Russia Opens Case Against Former Anti-Doping Lab Chief

A criminal case has been opened by Russian federal investigators against the country’s former anti-doping chief on charges of abuse of office. This news emerged a day after the world governing body of athletics, the IAAF, upheld a ban on Russia for systematic doping.

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Grigory Rodchenkov, the former Moscow anti-doping laboratory chief, has spoken in detail about the country ran a cover-up of doping by dozens of its athletes at the 2014 Sochi Winter Olympics. In a statement, the investigative committee of Russia remarked Rodchenkov ordered his subordinates in 2014 to recycle samples despite pledging to store them until further notice by the World Anti-Doping Agency that resulted in damaging state interests.

Russia has been under intense pressure ever since the IAAF upheld its ban on Russian track and field athletes. The International Olympic Committee (IOC) has further remarked it respects ban on Russia at the Rio Olympics. The IOC further added it may even sanction athletes from other countries. In a statement, the International Olympic Committee said it welcomed and supported the IAAF’s strong stance against doping. Previously, the IOC noted that eligibility of athletes in any international competition including the Olympic Games is a matter for the respective international federation and also put other athletes and nations on potential notice of sanctions by promising further far-reaching measures to ensure a level playing field for all the athletes taking part in the Olympic Games in Rio in 2016 when it holds an Olympic summit in Lausanne within the next few days but it refused to state what those sanctions might be.

The IOC went on to disclose that the summit would address the situation of the countries in which the National Anti-Doping Organization has been declared non-compliant by WADA for reasons of the non-efficient of the national anti-doping system. Many believe the IOC will take action against Kenya whose anti-doping organization has repeatedly been ruled non-compliant by the World Anti-Doping Agency. The IOC is also likely to hold a separate summit this October and that could be focused on remaking WADA that ignored the whistleblowers Vitaly Stepanov and Yulia Stepanova.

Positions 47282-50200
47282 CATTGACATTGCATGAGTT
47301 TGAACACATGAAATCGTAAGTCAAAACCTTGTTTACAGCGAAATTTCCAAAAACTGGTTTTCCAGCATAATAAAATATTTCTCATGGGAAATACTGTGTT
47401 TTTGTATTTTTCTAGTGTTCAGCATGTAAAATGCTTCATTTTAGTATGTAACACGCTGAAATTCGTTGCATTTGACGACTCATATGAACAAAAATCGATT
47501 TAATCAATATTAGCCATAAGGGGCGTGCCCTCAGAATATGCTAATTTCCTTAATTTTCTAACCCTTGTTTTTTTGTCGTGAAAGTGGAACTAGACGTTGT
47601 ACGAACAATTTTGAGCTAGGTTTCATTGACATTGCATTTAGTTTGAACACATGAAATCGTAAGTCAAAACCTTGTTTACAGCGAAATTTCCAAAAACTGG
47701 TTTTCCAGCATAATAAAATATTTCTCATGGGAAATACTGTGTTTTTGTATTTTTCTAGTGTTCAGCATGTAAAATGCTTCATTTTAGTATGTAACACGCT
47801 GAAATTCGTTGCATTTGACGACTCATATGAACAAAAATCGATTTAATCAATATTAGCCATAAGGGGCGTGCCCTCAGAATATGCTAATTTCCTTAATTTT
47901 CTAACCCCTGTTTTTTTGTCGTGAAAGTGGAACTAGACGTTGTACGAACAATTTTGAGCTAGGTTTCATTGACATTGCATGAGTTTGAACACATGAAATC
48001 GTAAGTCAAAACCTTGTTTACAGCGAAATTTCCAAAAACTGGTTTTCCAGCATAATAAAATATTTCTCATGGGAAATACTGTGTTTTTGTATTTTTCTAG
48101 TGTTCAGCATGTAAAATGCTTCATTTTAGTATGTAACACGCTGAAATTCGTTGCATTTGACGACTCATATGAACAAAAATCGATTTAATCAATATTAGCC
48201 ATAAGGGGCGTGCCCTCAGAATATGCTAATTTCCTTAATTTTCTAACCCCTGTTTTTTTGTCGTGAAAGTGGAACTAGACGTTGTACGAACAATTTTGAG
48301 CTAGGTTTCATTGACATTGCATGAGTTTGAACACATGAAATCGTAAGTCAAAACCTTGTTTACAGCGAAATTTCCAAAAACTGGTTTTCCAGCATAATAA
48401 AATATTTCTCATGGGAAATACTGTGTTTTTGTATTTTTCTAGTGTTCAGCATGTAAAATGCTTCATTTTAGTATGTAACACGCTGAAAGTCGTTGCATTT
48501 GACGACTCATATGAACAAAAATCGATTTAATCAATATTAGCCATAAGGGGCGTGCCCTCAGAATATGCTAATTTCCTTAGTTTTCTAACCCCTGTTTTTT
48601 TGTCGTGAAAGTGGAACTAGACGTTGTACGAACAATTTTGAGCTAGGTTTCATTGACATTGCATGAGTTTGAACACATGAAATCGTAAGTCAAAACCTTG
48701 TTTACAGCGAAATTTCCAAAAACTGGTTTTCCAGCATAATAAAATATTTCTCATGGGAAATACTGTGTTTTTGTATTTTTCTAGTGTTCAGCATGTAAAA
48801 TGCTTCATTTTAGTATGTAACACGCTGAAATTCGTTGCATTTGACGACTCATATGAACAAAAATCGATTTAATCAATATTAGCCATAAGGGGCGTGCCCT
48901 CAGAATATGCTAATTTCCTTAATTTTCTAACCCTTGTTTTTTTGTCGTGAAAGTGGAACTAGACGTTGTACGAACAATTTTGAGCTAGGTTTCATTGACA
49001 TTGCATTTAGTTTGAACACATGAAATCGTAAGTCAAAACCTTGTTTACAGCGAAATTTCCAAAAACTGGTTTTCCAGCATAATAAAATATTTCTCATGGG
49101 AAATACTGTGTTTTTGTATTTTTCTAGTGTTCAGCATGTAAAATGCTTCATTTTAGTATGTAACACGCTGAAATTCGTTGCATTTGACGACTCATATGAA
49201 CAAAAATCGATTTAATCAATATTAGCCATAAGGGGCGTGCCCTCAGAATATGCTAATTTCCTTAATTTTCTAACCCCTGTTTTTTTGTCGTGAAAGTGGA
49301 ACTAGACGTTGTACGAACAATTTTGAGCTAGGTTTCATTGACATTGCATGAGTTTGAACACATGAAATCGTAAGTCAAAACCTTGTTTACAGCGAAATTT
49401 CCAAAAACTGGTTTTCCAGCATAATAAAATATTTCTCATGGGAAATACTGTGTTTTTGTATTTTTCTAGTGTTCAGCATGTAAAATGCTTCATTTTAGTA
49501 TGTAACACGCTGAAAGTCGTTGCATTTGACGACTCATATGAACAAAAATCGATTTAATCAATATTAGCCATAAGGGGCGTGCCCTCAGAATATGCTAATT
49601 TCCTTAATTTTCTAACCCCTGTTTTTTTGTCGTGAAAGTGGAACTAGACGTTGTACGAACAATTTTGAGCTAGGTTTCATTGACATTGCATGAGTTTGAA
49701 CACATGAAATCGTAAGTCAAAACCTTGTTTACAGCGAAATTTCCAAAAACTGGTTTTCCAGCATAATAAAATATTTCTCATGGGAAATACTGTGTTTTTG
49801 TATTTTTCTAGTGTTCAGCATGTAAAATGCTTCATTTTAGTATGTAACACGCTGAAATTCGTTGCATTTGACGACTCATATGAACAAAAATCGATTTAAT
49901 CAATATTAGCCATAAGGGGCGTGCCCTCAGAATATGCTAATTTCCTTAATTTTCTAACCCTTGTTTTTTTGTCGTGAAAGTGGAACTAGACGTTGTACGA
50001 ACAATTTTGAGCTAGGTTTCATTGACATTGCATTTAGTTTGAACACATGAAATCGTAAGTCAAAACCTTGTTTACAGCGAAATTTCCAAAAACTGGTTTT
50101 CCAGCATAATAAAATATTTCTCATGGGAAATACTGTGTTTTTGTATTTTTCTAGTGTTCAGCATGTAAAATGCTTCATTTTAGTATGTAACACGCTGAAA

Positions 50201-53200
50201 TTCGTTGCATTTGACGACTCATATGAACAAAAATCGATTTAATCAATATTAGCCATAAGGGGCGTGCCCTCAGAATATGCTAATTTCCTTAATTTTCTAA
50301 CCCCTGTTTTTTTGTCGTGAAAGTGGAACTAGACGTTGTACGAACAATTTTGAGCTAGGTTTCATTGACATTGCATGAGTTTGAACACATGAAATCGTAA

Sebastian Coe, the IAAF president, has confirmed he will meet Stepanova if the IAAF grants her special dispensation to compete in the Rio Olympics this August. Coe added he did write to the Stepanovas some months ago, and said the most appropriate vehicle was the taskforce in terms of really understanding the pathology of Russian sport. On the prospect of Stepanova making a comeback the Rio, Coe remarked the recommendation that was given to the IAAF council and unanimously recognized was very simple and he added if an athlete gives exceptional support and help in understanding and fighting anti-doping then that should be recognized.

Russia President Vladimir Putin has remarked the IAAF decision to upheld ban on Russian athletes was unfair. The IAAF decided not to lift the suspension that was imposed after accusations of state-sponsored doping. President Putin said there are universally recognized principles of law and one of them is that the responsibility should be always personified.

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